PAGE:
(46)

It is not always technically feasible to test overall migration with food simulant D2. In Section 3.2 of Annex V, the Regulation only specifies a substitute test for the standardised testing condition OM7. However substitute tests for conditions OM1 to OM6 should also be specified to allow for overall migration testing when food simulant D2 cannot be used under these standardised testing conditions. Therefore it is appropriate to include appropriate substitute tests in this section.

(47)

It is not always technically feasible to test overall migration of repeated use Articles in an oily medium using the same sample three times. Therefore an alternative testing approach should be specified.

(48)

Regulation (EU) No 10/2011 does not specify a method for verifying compliance with the overall migration limit set out in Article 12 of the Regulation. However, the accuracy of the determination as to whether materials or articles comply with the prescribed limit is dependent on the existence of an appropriate verification method. It is therefore appropriate to include a reference to Regulation (EC) No 882/2004 (20) which specifies rules for the selection of appropriate methods for the verification of compliance.

(49)

The Regulation does not clearly specify that the application of the Fat Consumption Reduction Factor (FRF) should not allow the specific migration of a single substance to exceed the overall migration limit. It is therefore appropriate to include such a prohibition in Section 4.1 of Chapter 4 of Annex V to the Regulation.

(50)

Regulation (EU) No 10/2011 should therefore be amended accordingly.

(51)

In order to limit the administrative burden and to provide business operators with sufficient time to adjust their practices to comply with the requirements of this Regulation, transitional measures should be provided.

(52)

The measures provided for in this Regulation are in accordance with the opinion of the Standing Committee on Plants, Animals, Food and Feed,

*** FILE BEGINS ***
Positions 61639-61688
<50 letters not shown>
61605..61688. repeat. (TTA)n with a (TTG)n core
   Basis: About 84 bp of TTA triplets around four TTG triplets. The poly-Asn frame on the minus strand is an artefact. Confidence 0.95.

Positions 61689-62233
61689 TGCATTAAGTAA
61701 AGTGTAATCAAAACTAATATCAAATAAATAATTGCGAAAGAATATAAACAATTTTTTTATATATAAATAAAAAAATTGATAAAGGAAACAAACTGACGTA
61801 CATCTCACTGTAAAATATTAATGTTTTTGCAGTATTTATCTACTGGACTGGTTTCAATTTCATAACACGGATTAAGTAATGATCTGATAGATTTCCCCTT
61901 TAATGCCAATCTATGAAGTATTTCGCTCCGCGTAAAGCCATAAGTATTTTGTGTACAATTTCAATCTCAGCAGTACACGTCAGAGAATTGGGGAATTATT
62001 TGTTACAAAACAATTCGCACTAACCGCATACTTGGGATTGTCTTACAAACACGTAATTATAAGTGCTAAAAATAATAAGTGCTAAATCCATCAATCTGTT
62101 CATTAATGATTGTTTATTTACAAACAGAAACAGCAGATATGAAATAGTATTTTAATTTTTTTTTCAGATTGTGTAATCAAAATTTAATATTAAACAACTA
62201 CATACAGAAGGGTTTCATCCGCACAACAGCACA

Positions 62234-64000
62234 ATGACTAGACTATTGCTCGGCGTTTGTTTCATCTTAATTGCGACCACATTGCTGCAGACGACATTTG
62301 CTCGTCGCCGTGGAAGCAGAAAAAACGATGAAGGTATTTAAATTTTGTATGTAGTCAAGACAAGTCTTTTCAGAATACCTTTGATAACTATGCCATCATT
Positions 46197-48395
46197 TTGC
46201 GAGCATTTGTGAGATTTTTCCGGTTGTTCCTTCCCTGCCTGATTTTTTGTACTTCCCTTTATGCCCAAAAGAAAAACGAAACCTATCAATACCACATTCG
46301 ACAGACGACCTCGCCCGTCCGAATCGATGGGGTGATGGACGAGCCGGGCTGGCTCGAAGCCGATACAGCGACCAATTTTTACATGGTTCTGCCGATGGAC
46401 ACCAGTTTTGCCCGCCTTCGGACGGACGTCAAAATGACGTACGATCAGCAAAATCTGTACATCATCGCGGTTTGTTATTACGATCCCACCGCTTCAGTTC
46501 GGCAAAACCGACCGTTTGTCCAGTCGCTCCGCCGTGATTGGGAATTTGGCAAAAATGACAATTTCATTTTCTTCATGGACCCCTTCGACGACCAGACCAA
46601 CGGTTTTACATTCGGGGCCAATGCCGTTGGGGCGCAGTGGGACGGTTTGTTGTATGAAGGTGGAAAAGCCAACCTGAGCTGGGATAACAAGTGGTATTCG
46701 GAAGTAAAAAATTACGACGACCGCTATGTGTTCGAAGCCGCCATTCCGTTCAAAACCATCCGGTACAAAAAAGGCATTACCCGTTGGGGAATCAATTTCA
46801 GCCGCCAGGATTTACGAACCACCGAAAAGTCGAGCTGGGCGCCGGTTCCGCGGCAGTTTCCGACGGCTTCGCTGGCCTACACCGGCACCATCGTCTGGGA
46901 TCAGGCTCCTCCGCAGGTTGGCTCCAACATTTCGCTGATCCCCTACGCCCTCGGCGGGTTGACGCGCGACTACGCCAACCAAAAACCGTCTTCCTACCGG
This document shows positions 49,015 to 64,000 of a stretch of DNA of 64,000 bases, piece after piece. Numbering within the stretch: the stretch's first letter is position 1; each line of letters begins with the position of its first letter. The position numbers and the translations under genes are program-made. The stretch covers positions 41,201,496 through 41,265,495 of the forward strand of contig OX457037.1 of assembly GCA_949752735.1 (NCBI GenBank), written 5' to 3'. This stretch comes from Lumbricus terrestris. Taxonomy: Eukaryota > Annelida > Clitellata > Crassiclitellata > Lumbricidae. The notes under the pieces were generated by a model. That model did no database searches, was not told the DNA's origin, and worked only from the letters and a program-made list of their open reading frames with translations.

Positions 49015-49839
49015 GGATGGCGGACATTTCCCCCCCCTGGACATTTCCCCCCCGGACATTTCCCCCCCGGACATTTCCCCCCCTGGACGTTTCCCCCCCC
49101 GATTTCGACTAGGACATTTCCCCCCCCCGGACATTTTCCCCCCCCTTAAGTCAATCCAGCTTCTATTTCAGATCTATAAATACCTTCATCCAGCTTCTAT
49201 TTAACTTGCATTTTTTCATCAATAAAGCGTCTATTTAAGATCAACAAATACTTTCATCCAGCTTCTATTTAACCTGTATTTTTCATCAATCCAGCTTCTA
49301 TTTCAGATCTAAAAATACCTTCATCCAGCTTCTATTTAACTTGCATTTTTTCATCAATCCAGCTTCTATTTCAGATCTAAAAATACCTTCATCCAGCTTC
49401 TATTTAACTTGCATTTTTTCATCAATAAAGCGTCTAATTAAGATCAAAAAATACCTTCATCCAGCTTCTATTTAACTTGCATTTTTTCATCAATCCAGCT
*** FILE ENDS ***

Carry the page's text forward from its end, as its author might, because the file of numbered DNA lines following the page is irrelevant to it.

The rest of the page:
HAS ADOPTED THIS REGULATION:

Article 1

Regulation (EU) No 10/2011 is amended as follows:

(1)

Article 3 is amended as follows:

(a)

point 16 is replaced by the following:

‘(16)

“non-fatty food” means a food for which in migration testing only food simulants other than food simulants D1 or D2 are laid down in Table 2 of Annex III to this Regulation;’;

(b)

point 18 is replaced by the following:

‘(18)

“specification” means composition of a substance, purity criteria for a substance, physico-chemical characteristics of a substance, details concerning the manufacturing process of a substance or further information concerning the expression of migration limits;’;

(c)

a new point 19 is added:

‘(19)

“hot-fill” means the filling of any article with a food with a temperature not exceeding 100 °C at the moment of filling, after which the food cools down to 50 °C or below within 60 minutes, or to 30 °C or below within 150 minutes.’;

(2)

in Article 6(3), point (a) is replaced by the following:

‘(a)

all salts of aluminium, ammonium, barium, calcium, cobalt, copper, iron, lithium, magnesium, manganese, potassium, sodium, and zinc of authorised acids, phenols or alcohols;’;

(3)

Article 11 is amended as follows:

(a)

paragraph 2 is deleted;

(b)

paragraph 3 is replaced by the following:

‘3.   By derogation from paragraph 1, additives which are also authorised as food additives by Regulation (EC) No 1333/2008 or as flavourings by Regulation (EC) No 1334/2008 shall not migrate into foods in quantities having a technical effect in the final foods and shall not:

(a)

exceed the restrictions provided for in Regulation (EC) No 1333/2008 or in Regulation (EC) No 1334/2008 or in Annex I to this Regulation for foods for which their use is authorised as food additive or flavouring substances; or